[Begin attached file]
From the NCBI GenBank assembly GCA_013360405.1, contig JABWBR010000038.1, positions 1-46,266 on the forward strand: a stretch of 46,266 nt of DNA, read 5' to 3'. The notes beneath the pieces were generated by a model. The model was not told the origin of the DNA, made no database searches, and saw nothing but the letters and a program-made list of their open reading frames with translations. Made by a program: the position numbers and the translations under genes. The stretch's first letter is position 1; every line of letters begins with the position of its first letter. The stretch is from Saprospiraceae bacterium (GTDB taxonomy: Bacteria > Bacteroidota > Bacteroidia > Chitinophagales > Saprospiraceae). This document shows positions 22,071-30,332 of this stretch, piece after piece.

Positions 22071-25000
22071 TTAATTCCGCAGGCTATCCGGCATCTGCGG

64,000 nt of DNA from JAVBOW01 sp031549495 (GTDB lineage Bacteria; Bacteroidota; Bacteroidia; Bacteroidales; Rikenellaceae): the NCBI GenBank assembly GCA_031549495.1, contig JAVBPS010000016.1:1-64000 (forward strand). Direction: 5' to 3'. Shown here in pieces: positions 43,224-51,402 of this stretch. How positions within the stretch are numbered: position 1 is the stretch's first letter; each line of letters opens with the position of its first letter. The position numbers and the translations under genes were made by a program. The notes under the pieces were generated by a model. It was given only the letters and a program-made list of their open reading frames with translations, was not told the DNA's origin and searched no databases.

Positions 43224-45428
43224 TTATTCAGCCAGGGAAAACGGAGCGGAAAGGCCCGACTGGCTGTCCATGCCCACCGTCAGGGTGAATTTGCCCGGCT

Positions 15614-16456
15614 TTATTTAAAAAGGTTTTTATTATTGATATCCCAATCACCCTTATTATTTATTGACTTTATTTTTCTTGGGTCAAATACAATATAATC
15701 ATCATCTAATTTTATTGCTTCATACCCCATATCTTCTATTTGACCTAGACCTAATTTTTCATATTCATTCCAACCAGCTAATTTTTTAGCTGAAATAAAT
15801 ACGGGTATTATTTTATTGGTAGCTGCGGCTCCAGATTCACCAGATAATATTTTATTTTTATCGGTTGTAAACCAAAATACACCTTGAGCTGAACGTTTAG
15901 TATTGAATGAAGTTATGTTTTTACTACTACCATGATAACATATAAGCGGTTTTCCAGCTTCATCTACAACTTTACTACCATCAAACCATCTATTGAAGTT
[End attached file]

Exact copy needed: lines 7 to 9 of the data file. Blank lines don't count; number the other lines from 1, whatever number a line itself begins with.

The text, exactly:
Positions 15614-16456
15614 TTATTTAAAAAGGTTTTTATTATTGATATCCCAATCACCCTTATTATTTATTGACTTTATTTTTCTTGGGTCAAATACAATATAATC
15701 ATCATCTAATTTTATTGCTTCATACCCCATATCTTCTATTTGACCTAGACCTAATTTTTCATATTCATTCCAACCAGCTAATTTTTTAGCTGAAATAAAT